I love Tom for the same reason I love Leonard Cohen, which is that they are both one-offs, templates; they both seemed old, or at least dressed old when they were young; both kind of lived their careers backwards — Cohen got his biggest audiences in his seventies with his comeback tour; Waits got signed to a punk label in his fifties and had his biggest album success — and both of them carry notebooks around all the time and jot down notes.
They're also shy men, with a taste for mystery. Like Leonard Cohen can give you "Leonard Cohen" — the self-deprecating wit, the slow, considered speech, the perfectly-honed anecdote — Tom Waits is far more comfortable giving a journalist "Tom Waits" the character, whose conversation is really a series of strange tales, learned or ad-libbed. Before the interview began, we chatted for quite a bit. I think Tom's UK publicist Rob Partridge sadly now deceased had told him about the time I spent with Johnny Cash, and also that I'd just published a book of short stories on William Burroughs' old imprint, because he was asking me all these questions about Johnny and the book.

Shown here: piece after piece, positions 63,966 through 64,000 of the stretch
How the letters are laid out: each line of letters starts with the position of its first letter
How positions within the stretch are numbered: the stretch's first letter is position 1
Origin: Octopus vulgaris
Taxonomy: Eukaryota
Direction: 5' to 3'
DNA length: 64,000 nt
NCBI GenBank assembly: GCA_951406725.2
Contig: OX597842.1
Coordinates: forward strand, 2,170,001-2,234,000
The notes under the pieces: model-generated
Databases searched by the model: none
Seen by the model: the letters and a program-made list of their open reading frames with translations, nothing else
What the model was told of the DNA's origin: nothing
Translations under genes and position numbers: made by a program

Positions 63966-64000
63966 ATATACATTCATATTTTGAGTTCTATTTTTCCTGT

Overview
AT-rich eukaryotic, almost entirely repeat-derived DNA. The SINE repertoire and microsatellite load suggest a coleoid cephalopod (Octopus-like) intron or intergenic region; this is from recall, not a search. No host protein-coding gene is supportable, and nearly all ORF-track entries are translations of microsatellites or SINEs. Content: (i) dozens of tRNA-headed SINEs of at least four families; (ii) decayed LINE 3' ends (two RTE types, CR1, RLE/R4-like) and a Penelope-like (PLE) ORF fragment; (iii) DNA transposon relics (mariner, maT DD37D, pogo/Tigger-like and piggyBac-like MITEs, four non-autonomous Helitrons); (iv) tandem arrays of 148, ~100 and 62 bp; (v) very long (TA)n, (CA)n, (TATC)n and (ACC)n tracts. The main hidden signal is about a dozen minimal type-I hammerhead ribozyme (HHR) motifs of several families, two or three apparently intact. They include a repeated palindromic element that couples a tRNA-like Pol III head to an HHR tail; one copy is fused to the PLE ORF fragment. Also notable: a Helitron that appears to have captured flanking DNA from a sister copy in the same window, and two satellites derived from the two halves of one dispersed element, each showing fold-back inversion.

So it was very interesting for me to see how his manner changed — not just his manner of speaking but the way he sat, and his mannerisms — when he became the "Tom Waits" interview character. I may be flattering myself here, but I do think he opened up a lot more than usual during our interview, though.
I know Rob Partridge, who knew Tom very well, said something to that effect afterwards. Sylvie says: "What's not to love about this song, even for a cat person like myself?